Friday, November 5, 2010

Eucharistic Miracle Asti, Italy 1535

On July 25, 1535, while celebrating Mass at the main altar of the Collegiate Church of San Secondo at about 7:00 o’clock in the morning, a holy priest by the name of Fr. Domenico Occelli prepared to break the Host and noticed that, along the entire break, the Host was becoming red with living Blood. Three drops fell into the chalice and a fourth one remained at the extreme end of the Host. At first, Fr. Domenico continued the celebration of the Mass. But when he broke off the portion of the Host that had to be placed in the chalice, Blood came out of the Host. He could not believe his eyes, and he turned to the people, asking them to come to the altar and observe the miracle. When the priest was about to consume the Host, the Blood  disappeared at once and the Host returned to the natural purity of the Eucharist. These are the facts as described in the translation of the official report sent by Bishop Scipione Roero of Asti to the Holy See and reproduced in the Apostolic Brief of November 6, 1535. In this Apostolic Brief Pope Paul III granted a plenary indulgence to those “who visited the Saint’s church on the day commemorating the miracle and recited three Our Fathers and Three Hail Marys according the intention of the Holy Father.”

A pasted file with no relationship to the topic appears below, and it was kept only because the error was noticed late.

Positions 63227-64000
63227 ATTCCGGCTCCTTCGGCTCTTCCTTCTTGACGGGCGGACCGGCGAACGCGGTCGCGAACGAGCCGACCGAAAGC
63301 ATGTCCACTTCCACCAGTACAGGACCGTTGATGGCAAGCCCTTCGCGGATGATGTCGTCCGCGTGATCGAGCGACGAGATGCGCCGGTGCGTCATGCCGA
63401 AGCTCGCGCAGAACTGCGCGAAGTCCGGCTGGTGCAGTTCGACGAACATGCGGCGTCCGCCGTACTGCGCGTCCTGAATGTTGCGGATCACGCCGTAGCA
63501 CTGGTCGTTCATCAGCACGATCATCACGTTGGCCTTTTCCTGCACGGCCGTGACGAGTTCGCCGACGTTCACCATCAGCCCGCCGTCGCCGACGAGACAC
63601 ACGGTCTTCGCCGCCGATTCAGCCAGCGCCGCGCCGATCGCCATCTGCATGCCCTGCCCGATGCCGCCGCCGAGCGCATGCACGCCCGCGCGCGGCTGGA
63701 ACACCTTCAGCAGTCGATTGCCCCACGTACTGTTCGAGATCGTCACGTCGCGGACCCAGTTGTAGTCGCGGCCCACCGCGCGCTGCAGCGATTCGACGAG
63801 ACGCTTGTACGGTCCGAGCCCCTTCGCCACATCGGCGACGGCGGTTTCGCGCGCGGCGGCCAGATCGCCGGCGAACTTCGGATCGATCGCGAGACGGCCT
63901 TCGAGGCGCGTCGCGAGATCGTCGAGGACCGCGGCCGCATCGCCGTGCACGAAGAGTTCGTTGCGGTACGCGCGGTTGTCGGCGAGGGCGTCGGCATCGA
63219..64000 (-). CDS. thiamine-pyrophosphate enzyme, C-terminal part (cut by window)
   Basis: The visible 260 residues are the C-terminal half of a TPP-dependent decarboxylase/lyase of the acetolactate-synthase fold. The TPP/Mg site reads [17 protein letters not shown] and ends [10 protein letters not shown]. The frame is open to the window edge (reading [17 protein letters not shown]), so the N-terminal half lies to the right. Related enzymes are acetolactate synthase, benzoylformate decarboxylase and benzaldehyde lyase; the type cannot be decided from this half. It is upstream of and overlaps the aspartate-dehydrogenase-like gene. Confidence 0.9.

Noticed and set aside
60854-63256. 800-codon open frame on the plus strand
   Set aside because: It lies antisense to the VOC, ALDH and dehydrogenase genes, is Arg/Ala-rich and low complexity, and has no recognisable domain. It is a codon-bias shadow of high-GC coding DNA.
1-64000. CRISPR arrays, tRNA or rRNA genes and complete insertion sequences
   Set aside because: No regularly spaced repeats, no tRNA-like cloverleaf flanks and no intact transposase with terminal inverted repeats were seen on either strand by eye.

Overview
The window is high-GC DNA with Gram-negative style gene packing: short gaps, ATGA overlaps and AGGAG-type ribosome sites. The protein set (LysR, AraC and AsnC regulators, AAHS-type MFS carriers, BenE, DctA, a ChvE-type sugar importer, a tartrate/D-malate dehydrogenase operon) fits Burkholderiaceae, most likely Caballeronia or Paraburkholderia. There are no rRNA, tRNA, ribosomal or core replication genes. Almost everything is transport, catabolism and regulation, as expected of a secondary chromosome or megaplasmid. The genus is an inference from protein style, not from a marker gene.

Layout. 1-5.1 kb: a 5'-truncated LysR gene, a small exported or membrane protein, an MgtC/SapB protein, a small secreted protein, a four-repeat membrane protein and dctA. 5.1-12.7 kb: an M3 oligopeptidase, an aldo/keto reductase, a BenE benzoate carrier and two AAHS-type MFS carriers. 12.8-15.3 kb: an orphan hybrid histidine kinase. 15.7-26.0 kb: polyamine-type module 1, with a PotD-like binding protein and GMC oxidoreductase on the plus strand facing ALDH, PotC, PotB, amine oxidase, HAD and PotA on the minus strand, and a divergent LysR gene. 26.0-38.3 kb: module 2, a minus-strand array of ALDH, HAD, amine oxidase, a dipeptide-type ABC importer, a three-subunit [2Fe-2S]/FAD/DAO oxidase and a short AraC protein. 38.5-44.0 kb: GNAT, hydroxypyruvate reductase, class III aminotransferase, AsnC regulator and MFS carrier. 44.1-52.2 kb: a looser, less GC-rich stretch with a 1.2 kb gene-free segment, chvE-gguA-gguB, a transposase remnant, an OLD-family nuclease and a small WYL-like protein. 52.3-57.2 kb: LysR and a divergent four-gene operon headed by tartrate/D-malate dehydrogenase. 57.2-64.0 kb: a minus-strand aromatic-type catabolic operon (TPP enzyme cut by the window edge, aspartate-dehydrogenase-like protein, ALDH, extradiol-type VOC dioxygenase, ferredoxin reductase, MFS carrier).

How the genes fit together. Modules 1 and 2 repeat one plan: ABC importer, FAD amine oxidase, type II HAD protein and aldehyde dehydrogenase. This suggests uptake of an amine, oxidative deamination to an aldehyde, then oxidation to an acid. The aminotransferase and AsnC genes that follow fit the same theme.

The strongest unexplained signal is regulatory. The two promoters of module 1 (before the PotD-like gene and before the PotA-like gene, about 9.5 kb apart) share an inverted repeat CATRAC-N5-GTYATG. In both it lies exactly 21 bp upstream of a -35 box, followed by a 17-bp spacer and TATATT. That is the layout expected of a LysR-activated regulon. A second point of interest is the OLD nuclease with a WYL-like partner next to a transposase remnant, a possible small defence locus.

According to another document, reproduced in an inscription on marble, on that occasion some heretical soldiers converted to the faith. In those days, Asti was under the dominion of Emperor Charles V, and many of his troops were living in the city. This account is found in the Vatican archives from which a copy was made in 1884 at the request of Canon Longo and is also found in the book of the Company of the Most Blessed Sacrament, founded in the Collegiate Church of San Secondo as far back as 1519. Other testimonies are a 16th century painting in the Chapel of the Crucifixion depicting the miracle, as well as an inscription on marble with the words: Hic ubi Christus Ex Sacro pane Effuso sanguine Exteram vi traxit fidem Astensem roboravit - Here, having shed Blood from the Holy Bread, Christ drew foreigners to the faith.

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